How Wine Experts Rate & Review Wine Clubs
Wine clubs are quickly becoming one of the most popular enrollment and gift activities associated with the food and beverage industry. A wine club is not a "set in stone" arrangement and they are available in an enormous number of styles and options. There are clubs dedicated to California wines and there are those that focus entirely on Champagnes or Sparkling wines. The choices are almost limitless, but it is a good idea to investigate some of the wine club reviews before making a choice.
Even though most wine clubs use a panel of experts to make their monthly or seasonal selections there may still be some issues with the club's choices, so it's important to do your own research or read reviews. Wine club reviews analyze the following areas:
Quality of Wine
This is, of course, a major factor in the success of any wine club. If the members receive unpopular or "clearance" items they will probably not enjoy their membership as much as those who receive specially selected vintages. Unfortunately there are some clubs that do utilize discounted bottles and vintages as a portion of each month's shipment. This is usually quickly and easily identified by the critic who will comment on every single selection.
Additionally, any critic is going to have some good knowledge and background about the type of wines the club has promised and will be able to let potential members know if the vintages selected match the criteria of the club, or its standards. For example, if a club promises the best California "boutique" wines, a knowledgeable expert will be able to point out any discrepancies in the selections.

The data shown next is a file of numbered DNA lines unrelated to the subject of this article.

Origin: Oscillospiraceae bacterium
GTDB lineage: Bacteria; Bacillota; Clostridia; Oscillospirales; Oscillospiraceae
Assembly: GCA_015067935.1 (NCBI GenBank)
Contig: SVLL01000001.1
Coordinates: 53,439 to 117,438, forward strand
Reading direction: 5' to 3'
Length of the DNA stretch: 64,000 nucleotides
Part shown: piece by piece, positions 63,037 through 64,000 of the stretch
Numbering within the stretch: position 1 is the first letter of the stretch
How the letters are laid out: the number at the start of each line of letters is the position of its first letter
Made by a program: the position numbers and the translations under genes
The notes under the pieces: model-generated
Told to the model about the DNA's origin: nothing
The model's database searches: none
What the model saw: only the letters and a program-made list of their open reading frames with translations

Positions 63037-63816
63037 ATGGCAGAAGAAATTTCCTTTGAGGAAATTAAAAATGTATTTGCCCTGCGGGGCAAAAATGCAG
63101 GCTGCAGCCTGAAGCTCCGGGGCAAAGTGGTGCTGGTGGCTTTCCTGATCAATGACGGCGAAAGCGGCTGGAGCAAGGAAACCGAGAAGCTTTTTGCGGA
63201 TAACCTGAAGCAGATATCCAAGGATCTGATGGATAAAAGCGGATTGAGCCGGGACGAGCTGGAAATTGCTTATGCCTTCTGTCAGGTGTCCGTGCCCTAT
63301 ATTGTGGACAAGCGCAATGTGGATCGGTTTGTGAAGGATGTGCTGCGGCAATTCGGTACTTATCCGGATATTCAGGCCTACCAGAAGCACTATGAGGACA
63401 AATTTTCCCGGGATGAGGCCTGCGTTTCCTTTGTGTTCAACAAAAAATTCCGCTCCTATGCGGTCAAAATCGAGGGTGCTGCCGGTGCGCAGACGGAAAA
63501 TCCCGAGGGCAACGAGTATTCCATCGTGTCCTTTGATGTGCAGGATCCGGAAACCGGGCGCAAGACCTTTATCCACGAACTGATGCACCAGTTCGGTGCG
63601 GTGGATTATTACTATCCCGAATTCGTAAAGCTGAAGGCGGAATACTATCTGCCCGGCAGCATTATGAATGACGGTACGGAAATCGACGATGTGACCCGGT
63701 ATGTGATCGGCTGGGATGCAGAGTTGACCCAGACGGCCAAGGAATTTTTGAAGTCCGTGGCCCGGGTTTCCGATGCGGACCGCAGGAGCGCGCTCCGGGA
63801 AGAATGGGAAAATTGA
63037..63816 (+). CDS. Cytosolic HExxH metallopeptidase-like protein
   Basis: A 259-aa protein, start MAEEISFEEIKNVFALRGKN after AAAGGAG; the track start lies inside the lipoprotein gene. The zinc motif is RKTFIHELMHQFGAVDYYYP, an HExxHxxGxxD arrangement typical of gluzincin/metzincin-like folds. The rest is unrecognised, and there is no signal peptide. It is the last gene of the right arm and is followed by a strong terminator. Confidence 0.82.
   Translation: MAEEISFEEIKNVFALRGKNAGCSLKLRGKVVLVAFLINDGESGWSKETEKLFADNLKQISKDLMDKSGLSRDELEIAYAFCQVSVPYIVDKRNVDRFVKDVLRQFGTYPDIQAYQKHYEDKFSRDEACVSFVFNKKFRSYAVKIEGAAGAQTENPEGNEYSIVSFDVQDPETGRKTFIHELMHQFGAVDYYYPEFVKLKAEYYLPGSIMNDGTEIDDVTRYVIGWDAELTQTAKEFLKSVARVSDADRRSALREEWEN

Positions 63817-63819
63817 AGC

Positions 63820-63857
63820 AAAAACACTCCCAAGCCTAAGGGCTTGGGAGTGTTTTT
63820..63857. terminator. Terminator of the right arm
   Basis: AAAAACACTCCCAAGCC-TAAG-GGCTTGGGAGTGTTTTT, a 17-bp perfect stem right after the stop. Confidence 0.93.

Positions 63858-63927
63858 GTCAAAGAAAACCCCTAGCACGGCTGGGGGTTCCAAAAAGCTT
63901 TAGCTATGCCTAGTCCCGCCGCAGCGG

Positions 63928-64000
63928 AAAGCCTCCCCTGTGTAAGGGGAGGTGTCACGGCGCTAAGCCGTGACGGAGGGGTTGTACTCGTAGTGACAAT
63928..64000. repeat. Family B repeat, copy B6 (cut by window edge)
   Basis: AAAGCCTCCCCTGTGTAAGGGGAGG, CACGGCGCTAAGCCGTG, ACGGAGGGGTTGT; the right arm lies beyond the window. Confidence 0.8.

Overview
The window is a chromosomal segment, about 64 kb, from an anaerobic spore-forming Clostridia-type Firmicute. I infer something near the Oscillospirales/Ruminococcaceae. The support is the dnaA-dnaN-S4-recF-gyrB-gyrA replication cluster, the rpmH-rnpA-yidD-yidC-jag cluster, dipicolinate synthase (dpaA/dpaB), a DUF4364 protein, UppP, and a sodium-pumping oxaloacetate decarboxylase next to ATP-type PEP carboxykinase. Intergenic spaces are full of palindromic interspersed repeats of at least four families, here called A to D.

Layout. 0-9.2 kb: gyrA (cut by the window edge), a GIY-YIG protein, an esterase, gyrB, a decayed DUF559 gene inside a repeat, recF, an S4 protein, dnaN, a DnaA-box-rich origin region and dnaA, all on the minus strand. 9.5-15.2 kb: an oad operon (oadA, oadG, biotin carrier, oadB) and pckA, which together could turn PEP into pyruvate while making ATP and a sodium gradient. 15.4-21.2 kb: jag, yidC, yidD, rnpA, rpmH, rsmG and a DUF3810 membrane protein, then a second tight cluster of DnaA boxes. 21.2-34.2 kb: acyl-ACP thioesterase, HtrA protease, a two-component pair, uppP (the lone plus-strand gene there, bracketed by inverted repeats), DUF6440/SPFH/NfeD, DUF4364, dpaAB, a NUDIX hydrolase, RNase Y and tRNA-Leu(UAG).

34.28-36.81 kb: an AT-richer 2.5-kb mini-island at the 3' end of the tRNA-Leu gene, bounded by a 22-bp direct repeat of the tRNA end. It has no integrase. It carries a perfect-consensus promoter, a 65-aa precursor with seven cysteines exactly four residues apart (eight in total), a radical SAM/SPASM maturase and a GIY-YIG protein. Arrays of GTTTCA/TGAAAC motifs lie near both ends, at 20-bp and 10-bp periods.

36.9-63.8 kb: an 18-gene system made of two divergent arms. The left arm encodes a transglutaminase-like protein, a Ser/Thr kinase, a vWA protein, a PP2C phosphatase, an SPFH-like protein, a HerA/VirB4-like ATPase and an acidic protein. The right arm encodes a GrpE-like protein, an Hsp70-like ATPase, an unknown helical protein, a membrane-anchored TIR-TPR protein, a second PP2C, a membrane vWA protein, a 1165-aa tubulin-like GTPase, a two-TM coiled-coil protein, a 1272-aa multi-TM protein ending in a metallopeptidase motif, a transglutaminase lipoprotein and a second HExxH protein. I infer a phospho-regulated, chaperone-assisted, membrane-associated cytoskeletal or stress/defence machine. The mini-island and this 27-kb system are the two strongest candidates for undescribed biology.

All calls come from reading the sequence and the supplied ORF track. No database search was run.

All of these factors can affect the overall quality of the wines delivered to the members. Generally, the wine club reviews will itemize the traditional characteristics of wine on a bottle by bottle or vineyard by vineyard basis. Most reviews rely on the classic "gold star" system to identify how well the club performed.
One reason that many people decide to enroll in a wine club is for the newsletters and printed information that accompanies their monthly or seasonal shipments. Generally they will discuss the grapes, region and particular vineyard where the wine was produced. This is not all "fluff", but is intended to educate the member about the wine industry and its practices.
All of this is important because it can really help to train their palette and enable them to recognize things like bouquet, flavors and aromas. For instance, you might purchase a bottle of wine that was aged in oak. It could have a very distinctive flavor, but as a novice you would not be able to say, "oh, it is the oaky overtones that I am detecting". A good wine club will provide such training, and a good wine club review will praise the club for delivering these materials.
Additionally, a wine club review should scrutinize the club’s educational materials for food pairing information. Wine is not always intended to be sipped without the benefit of food and many people are unawcom/e a b"of thisATuSmas. (); nded 2backeoput tyne clubiSmase ueaultot focecttified ntages a to identify ho1']['b performed.